For one, I had a problem with Martin’s Bengal tiger. Why in all worlds does an Iroquis shaman shift into a Bengal tiger? How could that happen? The question bothered me right from the beginning and throughout the reading. I understand why a tiger worked best here, but why make Martin an Iroquis in the first place if he needs to shift into a tiger? Well, there was Bogha-bagh, but he had apparently nothing to do with Martin’s animal form. Native American heritage and Bengal tiger shifter just don’t go together in my mind (perhaps this is just me,  but white tigers plus America equal to Siegfried and Roy in my imagination, and although there might be a deeper meaning to this, it remained obscure to me).

Also, it gave me a queasy feeling to see the Iroquis constantly referred to as  “Indians”. True, it’s the Iroquis themselves who mostly use the term, saying things like “us Indians” or “Indian land”.  Yet, from what I’ve been told, “Indian” is generally looked upon as disrespectful,  even offensive. As I understood it, someone who is of Native American heritage but not very connected to it might call himself an Indian on occasion, pretty much like a Mexican who calls himself Hispanic. But someone who is proud of his heritage and/ or actively living according to it, like the Bear Clan men in this book supposedly do, would certainly not use the word “Indian”.  As I understood it, a Native American who’s connected to his heritage would refer to himself with his nation’s name, since there are so many differences between the respective nations.  I found the use of the word “Indian”  here really bothersome since it seemed so improper, but this might be just me, others may not take exception to this.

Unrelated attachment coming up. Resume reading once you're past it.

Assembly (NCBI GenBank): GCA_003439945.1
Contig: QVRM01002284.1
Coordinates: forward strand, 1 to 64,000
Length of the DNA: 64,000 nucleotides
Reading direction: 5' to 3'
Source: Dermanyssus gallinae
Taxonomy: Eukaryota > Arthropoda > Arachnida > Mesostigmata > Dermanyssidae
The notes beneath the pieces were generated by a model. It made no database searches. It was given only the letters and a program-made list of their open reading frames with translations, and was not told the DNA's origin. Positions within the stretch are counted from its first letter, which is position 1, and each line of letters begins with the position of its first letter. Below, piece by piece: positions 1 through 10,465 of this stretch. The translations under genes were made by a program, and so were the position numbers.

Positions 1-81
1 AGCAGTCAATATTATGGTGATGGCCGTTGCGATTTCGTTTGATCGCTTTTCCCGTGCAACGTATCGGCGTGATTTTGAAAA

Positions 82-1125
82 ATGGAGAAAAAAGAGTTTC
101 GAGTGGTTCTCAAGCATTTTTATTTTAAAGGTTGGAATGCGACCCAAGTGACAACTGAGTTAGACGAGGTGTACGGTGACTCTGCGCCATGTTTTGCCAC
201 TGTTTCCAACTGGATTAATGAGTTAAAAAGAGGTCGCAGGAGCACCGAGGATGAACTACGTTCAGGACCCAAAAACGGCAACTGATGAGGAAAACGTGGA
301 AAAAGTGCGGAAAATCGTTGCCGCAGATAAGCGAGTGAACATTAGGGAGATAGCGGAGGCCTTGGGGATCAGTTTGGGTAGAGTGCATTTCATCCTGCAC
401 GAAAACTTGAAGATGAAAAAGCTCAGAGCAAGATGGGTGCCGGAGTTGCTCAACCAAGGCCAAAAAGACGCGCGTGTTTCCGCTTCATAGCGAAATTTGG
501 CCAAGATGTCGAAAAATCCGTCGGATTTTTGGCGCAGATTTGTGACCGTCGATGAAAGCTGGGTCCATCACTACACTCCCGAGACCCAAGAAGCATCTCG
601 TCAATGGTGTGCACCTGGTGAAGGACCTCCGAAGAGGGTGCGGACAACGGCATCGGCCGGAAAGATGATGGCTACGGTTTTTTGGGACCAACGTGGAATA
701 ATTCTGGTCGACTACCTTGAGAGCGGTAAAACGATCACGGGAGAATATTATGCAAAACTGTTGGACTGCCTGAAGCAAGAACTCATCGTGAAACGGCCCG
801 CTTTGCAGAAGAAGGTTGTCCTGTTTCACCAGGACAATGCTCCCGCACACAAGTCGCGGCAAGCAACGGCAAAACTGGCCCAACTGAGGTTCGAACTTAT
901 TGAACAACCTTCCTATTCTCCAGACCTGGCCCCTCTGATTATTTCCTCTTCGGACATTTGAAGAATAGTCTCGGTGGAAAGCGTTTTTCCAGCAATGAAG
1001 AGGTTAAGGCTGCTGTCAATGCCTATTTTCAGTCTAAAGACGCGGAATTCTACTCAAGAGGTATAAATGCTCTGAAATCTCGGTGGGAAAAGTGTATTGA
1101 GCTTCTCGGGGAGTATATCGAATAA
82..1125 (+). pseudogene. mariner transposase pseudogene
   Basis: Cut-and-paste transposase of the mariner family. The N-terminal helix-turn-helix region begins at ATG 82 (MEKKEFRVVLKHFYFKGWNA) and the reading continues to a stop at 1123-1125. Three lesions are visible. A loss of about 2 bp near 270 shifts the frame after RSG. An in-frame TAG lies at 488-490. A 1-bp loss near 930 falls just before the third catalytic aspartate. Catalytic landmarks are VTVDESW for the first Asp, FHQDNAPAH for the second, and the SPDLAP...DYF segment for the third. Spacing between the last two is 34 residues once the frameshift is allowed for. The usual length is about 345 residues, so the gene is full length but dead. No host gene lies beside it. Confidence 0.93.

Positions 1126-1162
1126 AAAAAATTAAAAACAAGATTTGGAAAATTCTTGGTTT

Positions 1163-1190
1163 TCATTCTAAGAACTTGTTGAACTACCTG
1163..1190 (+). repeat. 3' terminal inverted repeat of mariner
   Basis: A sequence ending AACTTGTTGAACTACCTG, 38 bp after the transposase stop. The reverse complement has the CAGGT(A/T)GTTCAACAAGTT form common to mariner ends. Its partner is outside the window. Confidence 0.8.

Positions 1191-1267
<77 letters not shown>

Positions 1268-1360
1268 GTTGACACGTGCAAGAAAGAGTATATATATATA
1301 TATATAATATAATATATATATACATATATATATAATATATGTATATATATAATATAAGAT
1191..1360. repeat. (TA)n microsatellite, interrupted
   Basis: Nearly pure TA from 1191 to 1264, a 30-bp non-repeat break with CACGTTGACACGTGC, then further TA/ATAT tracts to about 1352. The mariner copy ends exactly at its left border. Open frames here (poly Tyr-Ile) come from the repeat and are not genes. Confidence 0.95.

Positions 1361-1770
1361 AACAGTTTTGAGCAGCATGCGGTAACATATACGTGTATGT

If this book was meant to be a parody to the entire shifter/ vampire theme,  it would have been a good one, but there were no hints as to this; the story obviously took itself serious. Although it has some good scenes and decent writing, I unfortunately can’t in good conscience recommend this book.

Author

Aside from owls, I love all kinds of birds, particularly the odd ones. Also dogs, Queen (the band), motorbikes and books.

3 comments

  • I wouldn’t have rated it like this just for the one problem – after all I’m not American either, I wouldn’t know for sure. But as you said, there were several more problems in here.

    Reply
  • I had the same issue with the use of the term Indian. Gah. I hate even writing that. In Canada you NEVER refer to someone of aboriginal heritage as Indian. It’s just not politically correct, I thought maybe it is different in the US so I kind of let it go as a cultural term and maybe it is used within the culture like African Americans who use the n-word sometimes amongst themselves but I cringed everytime it came up.

    I didn’t really mind the tiget thing, I guess I just let it fly, but I did find his total acceptance of everything within a matter of hours kind of odd. Wouldn’t you be slightly more freaked out to find out shifters and vampires exist? There were definitely a few things, like never pursuing his attackers (as a cop would you not be concered they might do that to the next tourist passing through and actually succeed?) and the whole secret thing that I had a few issues with.

    Reply